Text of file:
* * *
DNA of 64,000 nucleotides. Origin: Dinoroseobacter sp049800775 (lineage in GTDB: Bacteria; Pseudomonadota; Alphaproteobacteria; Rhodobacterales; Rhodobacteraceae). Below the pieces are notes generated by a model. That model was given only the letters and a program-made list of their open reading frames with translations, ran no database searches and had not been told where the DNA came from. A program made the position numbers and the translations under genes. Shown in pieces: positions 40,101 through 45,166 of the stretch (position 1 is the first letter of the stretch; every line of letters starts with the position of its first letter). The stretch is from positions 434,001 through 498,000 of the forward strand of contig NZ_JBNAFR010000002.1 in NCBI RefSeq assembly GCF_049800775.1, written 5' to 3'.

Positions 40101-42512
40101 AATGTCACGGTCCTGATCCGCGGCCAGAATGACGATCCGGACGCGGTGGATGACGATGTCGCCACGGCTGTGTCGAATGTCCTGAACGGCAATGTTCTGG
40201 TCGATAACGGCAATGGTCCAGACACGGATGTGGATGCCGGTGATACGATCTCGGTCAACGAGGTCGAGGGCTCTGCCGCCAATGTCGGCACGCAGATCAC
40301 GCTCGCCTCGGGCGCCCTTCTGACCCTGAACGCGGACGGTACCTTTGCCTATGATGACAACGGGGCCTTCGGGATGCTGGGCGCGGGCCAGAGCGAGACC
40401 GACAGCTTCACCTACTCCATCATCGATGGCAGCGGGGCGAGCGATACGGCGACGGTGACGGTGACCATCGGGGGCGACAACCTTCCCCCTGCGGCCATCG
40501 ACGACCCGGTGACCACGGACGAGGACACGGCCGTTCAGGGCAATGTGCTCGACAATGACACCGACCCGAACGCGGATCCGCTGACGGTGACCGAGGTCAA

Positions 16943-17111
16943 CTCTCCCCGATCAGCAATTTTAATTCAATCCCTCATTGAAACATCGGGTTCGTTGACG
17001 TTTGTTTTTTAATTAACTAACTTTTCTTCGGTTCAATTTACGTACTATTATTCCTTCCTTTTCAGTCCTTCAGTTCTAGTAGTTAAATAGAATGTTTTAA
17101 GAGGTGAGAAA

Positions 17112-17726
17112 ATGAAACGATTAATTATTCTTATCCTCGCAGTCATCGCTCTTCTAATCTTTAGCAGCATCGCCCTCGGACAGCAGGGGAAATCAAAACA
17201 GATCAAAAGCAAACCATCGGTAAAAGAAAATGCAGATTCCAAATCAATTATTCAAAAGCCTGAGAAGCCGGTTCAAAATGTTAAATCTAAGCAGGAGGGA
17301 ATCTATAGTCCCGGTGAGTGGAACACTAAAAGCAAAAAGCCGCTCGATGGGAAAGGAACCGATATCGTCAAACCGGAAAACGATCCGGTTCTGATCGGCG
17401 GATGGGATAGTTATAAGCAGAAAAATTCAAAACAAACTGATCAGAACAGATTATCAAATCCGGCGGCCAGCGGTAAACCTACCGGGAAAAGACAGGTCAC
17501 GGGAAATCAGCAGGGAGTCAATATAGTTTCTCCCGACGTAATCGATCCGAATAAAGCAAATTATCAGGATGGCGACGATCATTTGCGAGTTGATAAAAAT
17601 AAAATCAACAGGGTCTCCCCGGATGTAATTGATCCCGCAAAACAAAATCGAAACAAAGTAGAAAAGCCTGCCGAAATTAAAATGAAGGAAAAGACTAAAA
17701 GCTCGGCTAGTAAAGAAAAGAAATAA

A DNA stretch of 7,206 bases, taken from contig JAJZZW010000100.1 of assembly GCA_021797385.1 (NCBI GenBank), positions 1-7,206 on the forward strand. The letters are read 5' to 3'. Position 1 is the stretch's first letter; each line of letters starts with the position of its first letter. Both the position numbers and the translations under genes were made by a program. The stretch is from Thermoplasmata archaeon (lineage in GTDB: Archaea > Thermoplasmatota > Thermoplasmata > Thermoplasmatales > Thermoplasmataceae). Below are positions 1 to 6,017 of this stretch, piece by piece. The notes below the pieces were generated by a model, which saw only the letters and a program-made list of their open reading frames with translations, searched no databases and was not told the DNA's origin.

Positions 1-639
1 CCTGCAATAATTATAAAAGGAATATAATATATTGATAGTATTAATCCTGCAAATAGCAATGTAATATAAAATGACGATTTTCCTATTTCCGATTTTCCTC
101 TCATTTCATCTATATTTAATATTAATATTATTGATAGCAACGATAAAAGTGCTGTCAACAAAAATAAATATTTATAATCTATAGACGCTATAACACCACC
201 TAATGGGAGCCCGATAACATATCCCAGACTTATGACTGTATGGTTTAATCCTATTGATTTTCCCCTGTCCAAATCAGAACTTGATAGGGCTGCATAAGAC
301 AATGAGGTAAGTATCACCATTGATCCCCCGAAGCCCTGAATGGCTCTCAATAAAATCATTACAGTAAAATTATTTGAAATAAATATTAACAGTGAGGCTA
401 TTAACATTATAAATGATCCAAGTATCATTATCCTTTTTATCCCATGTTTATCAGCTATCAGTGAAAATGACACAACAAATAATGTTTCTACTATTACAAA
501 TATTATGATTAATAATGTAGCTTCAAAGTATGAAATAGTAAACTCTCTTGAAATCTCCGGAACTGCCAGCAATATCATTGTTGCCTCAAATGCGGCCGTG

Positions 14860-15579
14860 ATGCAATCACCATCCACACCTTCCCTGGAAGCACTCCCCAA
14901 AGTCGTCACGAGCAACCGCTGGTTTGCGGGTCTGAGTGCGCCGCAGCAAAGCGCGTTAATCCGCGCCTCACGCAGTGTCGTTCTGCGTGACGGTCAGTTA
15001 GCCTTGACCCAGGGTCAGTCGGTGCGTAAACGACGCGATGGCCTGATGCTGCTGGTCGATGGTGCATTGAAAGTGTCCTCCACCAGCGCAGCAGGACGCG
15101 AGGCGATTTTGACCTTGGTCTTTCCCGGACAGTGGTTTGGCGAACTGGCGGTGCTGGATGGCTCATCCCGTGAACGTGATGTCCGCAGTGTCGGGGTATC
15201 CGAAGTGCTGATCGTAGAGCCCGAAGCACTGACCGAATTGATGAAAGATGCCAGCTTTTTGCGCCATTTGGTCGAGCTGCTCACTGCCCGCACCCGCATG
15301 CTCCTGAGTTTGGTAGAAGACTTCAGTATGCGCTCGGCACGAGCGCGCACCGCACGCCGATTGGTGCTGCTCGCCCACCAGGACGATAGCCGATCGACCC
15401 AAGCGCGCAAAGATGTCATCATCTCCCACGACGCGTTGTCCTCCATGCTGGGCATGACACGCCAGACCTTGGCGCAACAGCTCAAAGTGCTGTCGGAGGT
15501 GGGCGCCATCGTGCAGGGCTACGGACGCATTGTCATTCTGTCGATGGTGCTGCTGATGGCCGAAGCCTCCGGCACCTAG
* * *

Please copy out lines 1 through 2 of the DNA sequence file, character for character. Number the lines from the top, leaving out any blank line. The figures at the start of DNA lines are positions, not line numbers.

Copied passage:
DNA of 64,000 nucleotides. Origin: Dinoroseobacter sp049800775 (lineage in GTDB: Bacteria; Pseudomonadota; Alphaproteobacteria; Rhodobacterales; Rhodobacteraceae). Below the pieces are notes generated by a model. That model was given only the letters and a program-made list of their open reading frames with translations, ran no database searches and had not been told where the DNA came from. A program made the position numbers and the translations under genes. Shown in pieces: positions 40,101 through 45,166 of the stretch (position 1 is the first letter of the stretch; every line of letters starts with the position of its first letter). The stretch is from positions 434,001 through 498,000 of the forward strand of contig NZ_JBNAFR010000002.1 in NCBI RefSeq assembly GCF_049800775.1, written 5' to 3'.

Positions 40101-42512